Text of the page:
|261. ||JULY 2010 Issue|
|Book Review: Tan Sook Yee's Principles of Singapore Land Law by Tang HangWu and Kelvin F.K. Low, eds.|
Wu Zhuang-Hui  Sing JLS 222 (Jul)
|262. ||DECEMBER 2009 Issue|
|Construction of Commercial Contracts and Parol Evidence|
Tan Yock Lin  Sing JLS 301 (Dec)
This article argues that theories of interpretation and pragmatics offer solid proof that the rule-based model of construction is flawed and that the judicial shift to commercial interpretation is correct. One insight gained by analysing in the light of these theories what the courts in fact do when they construe commercial contracts is the impossibility of limiting the context to any given set of data, since the contextual-dependence of sentences is both the generator and resolver of any set of interpretative hypotheses. Other valuable insights are that a principle of rationality is necessarily presupposed in any institutionalised interactive goal-oriented communication and that the principle of instrumental rationality necessarily presupposed in the making of a contract is that the assignment of meaning shall accord with the commercial purposes of the contract.
|263. ||DECEMBER 2009 Issue|
|Enforcing Corporate Disclosure|
Hans Tjio  Sing JLS 332 (Dec)
This article suggests that the gist of securities market disclosure is the furtherance of corporate governance and not investor protection. It will be argued that public enforcement of continuous disclosure rules remains the primary means of enforcement in Singapore. But this should be supplemented by private enforcement. While jurisdictions like the U.K. have introduced legislation loosely mirroring 10b-5 actions in the U.S., allowing investors to seek compensation largely from issuers (and their insurers), recent literature suggests this is a suboptimal solution, given that any damages are ultimately borne by existing shareholders. Courts also face difficulties in conceptualising or quantifying shareholder losses since these are derived from information concerning the assets and prospects of the underlying company. But Singapore courts have shown that it is possible to treat corporate misstatements as a form of fraud against the entity, where generous causation and remoteness rules are available to measure the damages suffered by the corporation.[Full Text]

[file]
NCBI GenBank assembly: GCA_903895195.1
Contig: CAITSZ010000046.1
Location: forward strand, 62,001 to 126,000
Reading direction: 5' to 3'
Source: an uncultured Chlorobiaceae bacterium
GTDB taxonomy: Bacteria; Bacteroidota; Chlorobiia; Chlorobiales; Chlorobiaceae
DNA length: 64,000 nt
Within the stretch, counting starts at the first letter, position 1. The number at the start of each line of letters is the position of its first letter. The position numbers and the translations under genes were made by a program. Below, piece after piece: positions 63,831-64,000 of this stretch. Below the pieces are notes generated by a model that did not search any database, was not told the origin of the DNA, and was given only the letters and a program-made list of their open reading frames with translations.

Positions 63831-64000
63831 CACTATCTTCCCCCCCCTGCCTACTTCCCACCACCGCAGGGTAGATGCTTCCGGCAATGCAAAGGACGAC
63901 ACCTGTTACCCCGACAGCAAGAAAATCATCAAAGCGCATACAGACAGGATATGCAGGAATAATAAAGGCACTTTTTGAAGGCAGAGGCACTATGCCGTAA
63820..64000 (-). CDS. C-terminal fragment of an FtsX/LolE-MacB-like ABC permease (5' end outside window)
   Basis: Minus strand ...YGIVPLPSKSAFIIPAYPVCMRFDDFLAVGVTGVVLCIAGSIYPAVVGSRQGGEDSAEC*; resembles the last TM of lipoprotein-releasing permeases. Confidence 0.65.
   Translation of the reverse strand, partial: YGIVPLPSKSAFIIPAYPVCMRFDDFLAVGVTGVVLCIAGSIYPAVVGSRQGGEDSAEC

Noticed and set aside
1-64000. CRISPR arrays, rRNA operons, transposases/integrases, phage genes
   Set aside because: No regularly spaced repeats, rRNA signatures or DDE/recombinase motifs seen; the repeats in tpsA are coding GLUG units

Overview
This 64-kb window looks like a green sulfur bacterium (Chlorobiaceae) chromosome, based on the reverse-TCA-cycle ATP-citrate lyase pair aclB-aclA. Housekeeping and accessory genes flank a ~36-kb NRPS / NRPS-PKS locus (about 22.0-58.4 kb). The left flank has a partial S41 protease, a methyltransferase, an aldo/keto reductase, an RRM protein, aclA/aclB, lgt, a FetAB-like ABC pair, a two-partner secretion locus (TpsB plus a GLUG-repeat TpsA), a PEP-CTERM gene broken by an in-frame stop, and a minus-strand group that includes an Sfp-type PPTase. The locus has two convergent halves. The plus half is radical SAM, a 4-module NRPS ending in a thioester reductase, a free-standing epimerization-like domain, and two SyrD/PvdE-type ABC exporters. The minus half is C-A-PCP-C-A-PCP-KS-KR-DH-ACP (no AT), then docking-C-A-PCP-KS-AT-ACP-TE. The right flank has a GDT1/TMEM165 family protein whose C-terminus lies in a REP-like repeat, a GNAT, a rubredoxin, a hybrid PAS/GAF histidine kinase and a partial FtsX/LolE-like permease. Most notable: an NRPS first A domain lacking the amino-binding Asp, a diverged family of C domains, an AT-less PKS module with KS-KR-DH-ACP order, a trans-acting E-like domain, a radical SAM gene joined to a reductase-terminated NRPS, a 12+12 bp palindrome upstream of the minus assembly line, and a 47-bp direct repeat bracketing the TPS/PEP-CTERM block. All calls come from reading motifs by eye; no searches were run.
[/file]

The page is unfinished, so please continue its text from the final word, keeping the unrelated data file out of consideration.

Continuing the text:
|264. ||DECEMBER 2009 Issue|
|Between Eden and Armageddon: Navigating 'Religion' and 'Politics' in Singapore|
Thio Li-ann  Sing JLS 365 (Dec)
Typically, inter-religious conflict posed the main threat to racial and religious harmony in Singapore. In 2009, 'soft constitutional law' norms ordering the distinct but overlapping spheres of 'religion' and 'politics' were extended to a newly emergent public order threat to social harmony. This arises where groups advocating religiously-informed values clash with groups advocating liberalhumanistic values to shape legal policy. The 'AWARE controversy' exemplified such 'culture wars'. A non-government organisation leadership tussle became a public order threat when non-religious parties invoked the spectre of religious activism to agitate other religious and secular groups; this episode received presidential and ministerial attention in major policy speeches, reiterating the rules of engagement between religion and politics in a secular democracy. These informal norms are analysed to ascertain the legitimate role of religion in the public sphere as exercises of religious liberty, and what constitutes a religious 'threat' to public order within the constitutional framework.
|265. ||DECEMBER 2009 Issue|
|Westminster Constitutions and Implied Fundamental Rights: Excavating an Implicit Constitutional Right to Vote|
Thio Li-ann  Sing JLS 406 (Dec)
Constitutional texts are products of conscious deliberation, although Westminster-based Constitutions are not exhaustive. This article examines whether there are implied rights in the Singapore Constitution, given express ministerial statements affirming the constitutional status of an implied right to vote. It evaluates the debates concerning the legal status of voting rights and explores the possible theoretical bases which may ground an interpretive method supporting the 'declaration' of implied fundamental rights, the legitimacy and nature of constitutional implications. Attention is paid to Australian experience in the judicial derivation of an implied right to freedom of political communication in considering methods of constitutional implications. It considers whether it is beneficial and desirable to have an express constitutional right to vote, what its content might be and reflects on the Singapore model of representative democracy and citizenship.
|266. ||DECEMBER 2009 Issue|